Page 76

“Are you capable of learning?” Dale said.

“Aww shit,” I said. I pointed to the slowly growing pile of regolith in front of the hole. “It’s the fill material. Artemis air is humidified, but the air in hull compartments is bone dry.”


“Water’s corrosive and expensive. Why would you put that in your hull? That dirt acted as a desiccant and yanked all the moisture out of the air.”

Dale detached the water-storage unit from his suit, opened the canister, and pulled out a quarter-filled plastic bag. He ripped the corner off the bag and pinched it with his fingers. It’s amazing how much manual dexterity a true EVA master can achieve with those clunky gloves on.

He squirted me in the face with the water.

“What the fu—”

“Keep your eyes open. And look into the stream.”

I did as instructed. It was hard at first, but the sheer relief at having the dust rinsed out kept me going. Then he sprayed my clothes, arms, and legs.

“Better?” he asked.

I shook my head to clear water off my face. “Yeah, better,” I said.

Our ad-hoc wet T-shirt contest would protect me from any further discharges. At least for a while. Of course, dust collected on me and became a disgusting gray mud. I wouldn’t be winning any beauty contests, but at least I was comfortable.

Next step: I had to dig the fill material out to expose the pressure sensor and, more important, to get at the inner hull.

I pressed my finger to my earbud. “Svoboda and Dad: I’m going to be digging for a while. I’ll call back in a bit.”

“We’ll be here,” said Svoboda.

I cut the connection. “Give me a hand digging this out,” I said.

Dale held up a shovel. “There’s two kinds of people in this world: those with EVA suits, and those who dig.”

I snorted. “Okay, first off, if we’re doing The Good, the Bad, and the Ugly, I get to be Clint Eastwood, not you. Second off, get your lazy ass to work and help me!”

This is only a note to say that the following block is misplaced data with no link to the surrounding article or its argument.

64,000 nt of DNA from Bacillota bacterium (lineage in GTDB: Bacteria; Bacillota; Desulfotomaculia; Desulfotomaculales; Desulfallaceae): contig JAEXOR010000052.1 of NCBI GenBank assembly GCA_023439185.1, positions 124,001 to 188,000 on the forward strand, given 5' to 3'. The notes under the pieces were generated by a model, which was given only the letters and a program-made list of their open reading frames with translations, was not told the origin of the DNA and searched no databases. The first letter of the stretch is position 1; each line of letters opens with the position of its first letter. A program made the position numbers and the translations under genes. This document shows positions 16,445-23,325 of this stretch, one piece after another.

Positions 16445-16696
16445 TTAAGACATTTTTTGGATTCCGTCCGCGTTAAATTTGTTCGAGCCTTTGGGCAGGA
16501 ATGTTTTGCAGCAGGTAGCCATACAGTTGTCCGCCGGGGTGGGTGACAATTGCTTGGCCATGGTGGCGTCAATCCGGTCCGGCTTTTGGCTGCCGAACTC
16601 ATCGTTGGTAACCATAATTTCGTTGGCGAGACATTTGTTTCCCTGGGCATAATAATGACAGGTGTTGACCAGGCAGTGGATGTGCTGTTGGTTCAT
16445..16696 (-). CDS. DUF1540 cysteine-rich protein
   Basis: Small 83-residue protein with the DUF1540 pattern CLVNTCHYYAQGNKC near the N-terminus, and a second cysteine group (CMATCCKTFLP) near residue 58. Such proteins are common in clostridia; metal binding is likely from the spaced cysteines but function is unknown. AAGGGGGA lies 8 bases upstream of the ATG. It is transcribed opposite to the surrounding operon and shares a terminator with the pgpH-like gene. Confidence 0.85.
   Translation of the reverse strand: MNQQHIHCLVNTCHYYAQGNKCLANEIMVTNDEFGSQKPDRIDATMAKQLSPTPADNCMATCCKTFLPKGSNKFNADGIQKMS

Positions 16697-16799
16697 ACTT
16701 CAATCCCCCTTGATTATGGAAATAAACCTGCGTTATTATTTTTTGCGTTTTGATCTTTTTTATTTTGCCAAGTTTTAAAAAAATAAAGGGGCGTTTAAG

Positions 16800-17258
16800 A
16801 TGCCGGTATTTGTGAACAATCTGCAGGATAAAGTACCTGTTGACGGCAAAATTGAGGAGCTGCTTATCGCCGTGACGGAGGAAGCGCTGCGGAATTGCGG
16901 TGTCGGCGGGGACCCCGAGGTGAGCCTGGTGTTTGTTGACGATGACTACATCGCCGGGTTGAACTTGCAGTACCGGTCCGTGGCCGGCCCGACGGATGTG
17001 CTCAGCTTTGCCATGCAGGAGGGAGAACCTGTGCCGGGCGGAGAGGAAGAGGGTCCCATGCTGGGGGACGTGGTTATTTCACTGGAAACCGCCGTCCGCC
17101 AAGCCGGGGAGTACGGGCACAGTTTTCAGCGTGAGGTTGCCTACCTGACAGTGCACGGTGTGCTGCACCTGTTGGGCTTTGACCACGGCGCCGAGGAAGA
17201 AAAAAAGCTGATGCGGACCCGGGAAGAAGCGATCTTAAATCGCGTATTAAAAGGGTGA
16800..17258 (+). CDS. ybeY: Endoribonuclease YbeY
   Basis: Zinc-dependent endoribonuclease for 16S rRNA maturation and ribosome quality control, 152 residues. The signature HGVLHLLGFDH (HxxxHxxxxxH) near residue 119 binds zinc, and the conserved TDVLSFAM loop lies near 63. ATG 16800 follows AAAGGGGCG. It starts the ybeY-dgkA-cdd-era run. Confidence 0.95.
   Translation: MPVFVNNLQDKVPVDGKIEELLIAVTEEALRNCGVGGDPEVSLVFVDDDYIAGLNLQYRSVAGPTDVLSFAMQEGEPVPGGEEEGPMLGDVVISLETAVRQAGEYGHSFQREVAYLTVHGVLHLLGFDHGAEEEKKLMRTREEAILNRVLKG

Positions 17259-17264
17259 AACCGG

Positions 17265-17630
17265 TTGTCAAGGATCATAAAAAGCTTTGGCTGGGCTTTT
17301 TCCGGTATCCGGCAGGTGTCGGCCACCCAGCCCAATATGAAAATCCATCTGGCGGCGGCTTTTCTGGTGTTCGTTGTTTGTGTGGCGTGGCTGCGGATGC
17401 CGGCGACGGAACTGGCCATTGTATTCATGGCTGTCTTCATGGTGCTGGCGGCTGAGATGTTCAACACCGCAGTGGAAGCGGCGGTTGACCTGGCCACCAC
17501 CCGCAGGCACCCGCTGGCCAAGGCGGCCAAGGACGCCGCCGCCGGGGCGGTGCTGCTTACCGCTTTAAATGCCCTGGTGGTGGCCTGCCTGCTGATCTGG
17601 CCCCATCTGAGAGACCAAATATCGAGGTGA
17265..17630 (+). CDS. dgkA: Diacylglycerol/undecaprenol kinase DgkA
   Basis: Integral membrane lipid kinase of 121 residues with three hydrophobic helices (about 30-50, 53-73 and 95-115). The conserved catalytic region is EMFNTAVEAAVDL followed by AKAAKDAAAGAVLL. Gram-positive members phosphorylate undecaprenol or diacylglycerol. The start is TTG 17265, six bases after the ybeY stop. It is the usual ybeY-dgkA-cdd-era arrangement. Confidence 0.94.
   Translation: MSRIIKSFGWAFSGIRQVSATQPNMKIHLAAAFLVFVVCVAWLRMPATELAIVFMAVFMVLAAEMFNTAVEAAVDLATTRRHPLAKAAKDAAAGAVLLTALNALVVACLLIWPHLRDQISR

“I have to be ready to drag your sorry ass back to the rover if things go wrong.” He held the shovel out to me again. “Accept your inner Eli Wallach and get digging.”

I groaned and took the shovel from him. This was going to take a while.

“We’re running behind, you know,” he said.

“I know.”

Right around that time, Bob was being a pain in the ass, as usual. But this time he was doing it for me instead of to me. I wasn’t present for any of this. I was busy digging dirt out of a wall. But I heard about it all later on.

Sanchez Aluminum owned dedicated train tracks from the Aldrin Port of Entry to their smelter. Three times a day, the train loaded up twenty-four employees and headed out to the facility. The short, one-kilometer trip only took a few minutes. They switched shifts, and the previous shift returned to Artemis on the same train.

I’d timed my little heist to coincide with their shift change. But I was running behind. I needed to be inside the facility before the train got there. And I still hadn’t cut the inner hull.

The Sanchez workers conglomerated at the train station. The train had already docked and its hatch stood open. The conductor pulled out her Gizmo scanner in preparation to take fees for the ride. Yes, Sanchez Aluminum charged Sanchez Aluminum employees to ride a Sanchez Aluminum train to the Sanchez Aluminum smelter. Your basic 1800s-style “company store” bullshit.

Bob walked up to the conductor and put his hand on her scanner. “Hold up, Mirza.”

“Problem, Bob?” she asked.

“We’re doing a freight-airlock leak inspection. Safety protocols say no one can operate another airlock in the port while that’s in progress.”

“Are you kidding me?” Mirza said. “It has to be right now?”

“Sorry. We detected an anomaly and we have to run the test before tomorrow’s lander.”

“For chrissake, Bob.” She gestured to the assembled crowd. “I’ve got twenty-four people here who need to get to work. And twenty-four more at the smelter waiting to come home.”

“Yeah, sorry. The test ran long. We thought we’d be done by now.”

“How much longer?”

“Not sure. Ten or fifteen minutes, maybe? I can’t make any promises.”

She turned to the crowd. “Sorry, folks. We’ve got a delay. Get comfortable—it’ll be around fifteen minutes.”

A collective groan arose from the crowd.

“I’m sure as hell not staying late to make up for it,” one worker grumbled to another.

“Sorry about this,” Bob said. “Let me make it up to you: I’ve got three tickets to the Artemis Acrobats show at the Playhouse. They’re yours. Take your husbands out and have a good time.”

Mirza’s face lit up. “Wow! All right then. All is forgiven!”

A ridiculous overpayment, if you ask me. Those tickets cost 3,000 slugs each! Oh well. Bob’s money, not mine.

After an eternity of digging and a great many profanities, I finally cleared out the dirt in the hull compartment. I flopped onto my back and wheezed.

“I think you invented new swearwords,” said Dale. “Like…what’s a ‘funt’?”

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